Achalasia is a disorder of the oesophagus which can make it difficult to swallow food and drink.  It is very rare with around 1 in 100,000 new patients being diagnosed each year.

With achalasia, the muscles in the oesophagus do not work properly.  These muscles usually squeeze food and drink along the oesophagus and the ring of muscles at the end releases the food into the stomach. If you have achalasia, these muscles will not contract correctly, and the muscular ring may not open properly meaning it is difficult for food and drink to pass through to the stomach and may be brought back up (regurgitated).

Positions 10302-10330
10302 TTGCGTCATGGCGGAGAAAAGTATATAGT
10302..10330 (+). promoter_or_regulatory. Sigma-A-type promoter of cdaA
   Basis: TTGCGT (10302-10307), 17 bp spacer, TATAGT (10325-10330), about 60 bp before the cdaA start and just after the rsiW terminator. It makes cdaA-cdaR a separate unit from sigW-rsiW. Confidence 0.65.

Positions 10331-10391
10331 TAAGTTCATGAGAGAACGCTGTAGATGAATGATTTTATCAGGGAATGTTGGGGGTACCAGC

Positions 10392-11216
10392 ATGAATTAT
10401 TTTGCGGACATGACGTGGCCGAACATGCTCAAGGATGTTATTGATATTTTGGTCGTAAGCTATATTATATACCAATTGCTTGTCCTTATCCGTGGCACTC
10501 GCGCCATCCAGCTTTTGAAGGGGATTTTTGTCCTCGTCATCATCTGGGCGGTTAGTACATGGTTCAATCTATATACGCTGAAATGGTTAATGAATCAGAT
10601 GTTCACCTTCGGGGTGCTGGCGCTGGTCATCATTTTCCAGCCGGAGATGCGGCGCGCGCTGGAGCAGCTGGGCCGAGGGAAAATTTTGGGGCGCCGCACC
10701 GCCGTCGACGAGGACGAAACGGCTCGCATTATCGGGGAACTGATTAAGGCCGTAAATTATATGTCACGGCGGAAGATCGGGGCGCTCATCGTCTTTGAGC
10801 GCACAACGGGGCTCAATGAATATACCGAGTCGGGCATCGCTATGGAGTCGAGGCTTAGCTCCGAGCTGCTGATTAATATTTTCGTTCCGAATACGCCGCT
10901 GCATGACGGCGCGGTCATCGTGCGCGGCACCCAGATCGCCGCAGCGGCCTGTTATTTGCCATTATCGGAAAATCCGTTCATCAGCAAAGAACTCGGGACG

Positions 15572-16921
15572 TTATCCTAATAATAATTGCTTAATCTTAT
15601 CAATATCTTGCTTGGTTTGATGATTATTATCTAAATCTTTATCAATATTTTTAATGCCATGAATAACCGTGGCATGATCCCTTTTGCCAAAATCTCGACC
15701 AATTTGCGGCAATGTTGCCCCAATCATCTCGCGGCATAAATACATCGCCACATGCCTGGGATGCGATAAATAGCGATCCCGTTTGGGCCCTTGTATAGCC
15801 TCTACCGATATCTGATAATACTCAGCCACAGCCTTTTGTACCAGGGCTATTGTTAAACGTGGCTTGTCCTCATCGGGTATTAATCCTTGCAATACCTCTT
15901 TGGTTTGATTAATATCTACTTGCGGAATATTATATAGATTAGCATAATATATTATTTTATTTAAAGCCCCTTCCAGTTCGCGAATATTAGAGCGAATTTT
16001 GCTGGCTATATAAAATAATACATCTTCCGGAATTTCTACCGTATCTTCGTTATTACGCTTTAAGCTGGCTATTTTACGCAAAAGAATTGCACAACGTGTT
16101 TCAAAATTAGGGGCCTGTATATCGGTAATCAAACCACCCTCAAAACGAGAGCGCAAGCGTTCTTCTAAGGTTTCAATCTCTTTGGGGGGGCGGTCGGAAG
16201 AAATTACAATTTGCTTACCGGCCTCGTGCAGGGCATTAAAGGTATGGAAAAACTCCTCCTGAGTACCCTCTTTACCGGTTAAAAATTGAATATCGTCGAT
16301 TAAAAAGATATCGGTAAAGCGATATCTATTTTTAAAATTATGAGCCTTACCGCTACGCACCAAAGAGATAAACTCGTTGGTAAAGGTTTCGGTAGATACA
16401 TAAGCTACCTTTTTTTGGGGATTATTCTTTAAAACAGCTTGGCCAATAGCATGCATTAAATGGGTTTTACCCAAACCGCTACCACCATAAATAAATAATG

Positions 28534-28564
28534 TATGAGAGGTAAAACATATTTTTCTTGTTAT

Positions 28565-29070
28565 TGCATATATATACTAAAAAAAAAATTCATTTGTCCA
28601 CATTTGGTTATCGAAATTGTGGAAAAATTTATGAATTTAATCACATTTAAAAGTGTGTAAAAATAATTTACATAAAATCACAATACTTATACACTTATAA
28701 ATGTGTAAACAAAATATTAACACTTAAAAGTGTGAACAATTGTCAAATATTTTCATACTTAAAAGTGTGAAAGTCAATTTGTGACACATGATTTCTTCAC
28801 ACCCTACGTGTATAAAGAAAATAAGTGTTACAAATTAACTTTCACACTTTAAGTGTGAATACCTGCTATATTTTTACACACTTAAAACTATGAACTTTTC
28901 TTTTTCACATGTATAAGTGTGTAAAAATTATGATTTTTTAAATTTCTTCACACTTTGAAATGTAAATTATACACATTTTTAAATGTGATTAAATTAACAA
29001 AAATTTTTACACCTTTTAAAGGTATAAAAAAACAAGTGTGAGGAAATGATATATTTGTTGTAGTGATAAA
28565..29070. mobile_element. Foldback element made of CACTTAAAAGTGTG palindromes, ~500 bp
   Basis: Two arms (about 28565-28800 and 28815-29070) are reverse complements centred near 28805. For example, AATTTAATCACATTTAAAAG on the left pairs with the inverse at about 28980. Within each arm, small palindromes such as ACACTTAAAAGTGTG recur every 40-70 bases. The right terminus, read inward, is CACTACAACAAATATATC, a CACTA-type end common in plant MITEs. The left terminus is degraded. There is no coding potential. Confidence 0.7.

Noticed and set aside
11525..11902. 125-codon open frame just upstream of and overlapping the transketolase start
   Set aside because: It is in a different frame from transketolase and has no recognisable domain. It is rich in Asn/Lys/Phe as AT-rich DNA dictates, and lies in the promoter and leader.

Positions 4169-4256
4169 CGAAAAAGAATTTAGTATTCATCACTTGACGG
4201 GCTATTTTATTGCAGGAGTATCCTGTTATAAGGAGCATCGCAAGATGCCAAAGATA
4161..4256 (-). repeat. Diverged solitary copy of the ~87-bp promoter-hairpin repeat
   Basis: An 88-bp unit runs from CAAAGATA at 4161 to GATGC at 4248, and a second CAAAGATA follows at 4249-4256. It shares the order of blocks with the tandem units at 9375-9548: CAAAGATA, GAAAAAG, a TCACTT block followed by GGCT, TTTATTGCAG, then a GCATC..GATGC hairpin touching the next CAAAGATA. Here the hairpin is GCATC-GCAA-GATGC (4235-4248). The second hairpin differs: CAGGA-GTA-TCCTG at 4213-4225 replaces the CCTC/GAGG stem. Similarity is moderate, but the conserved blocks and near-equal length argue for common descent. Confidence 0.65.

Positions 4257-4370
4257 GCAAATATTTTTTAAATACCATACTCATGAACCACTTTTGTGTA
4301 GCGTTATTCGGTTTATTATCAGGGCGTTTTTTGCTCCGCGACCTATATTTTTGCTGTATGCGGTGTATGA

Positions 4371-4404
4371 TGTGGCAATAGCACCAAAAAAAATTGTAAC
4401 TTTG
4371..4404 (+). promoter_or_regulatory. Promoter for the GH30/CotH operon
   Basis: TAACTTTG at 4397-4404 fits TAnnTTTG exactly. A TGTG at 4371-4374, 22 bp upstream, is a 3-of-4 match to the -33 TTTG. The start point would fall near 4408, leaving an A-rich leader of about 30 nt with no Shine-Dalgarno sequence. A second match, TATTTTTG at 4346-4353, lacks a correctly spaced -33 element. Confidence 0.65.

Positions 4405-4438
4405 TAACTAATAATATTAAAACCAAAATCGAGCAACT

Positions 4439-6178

Symptoms, although not always experienced, can include:

  • Regurgitation (bringing food back up)
  • Choking and coughing
  • Heartburn
  • Chest pain
  • Drooling
  • Weight loss
  • Chest infections which don’t go away or come back frequently. 

If you have any of these symptoms or you are having difficulty swallowing, please contact your GP immediately as you will need to start treatment straight away.

References:

Achalasia - NHS (www.nhs.uk)

Achalasia - Guts UK (gutscharity.org.uk)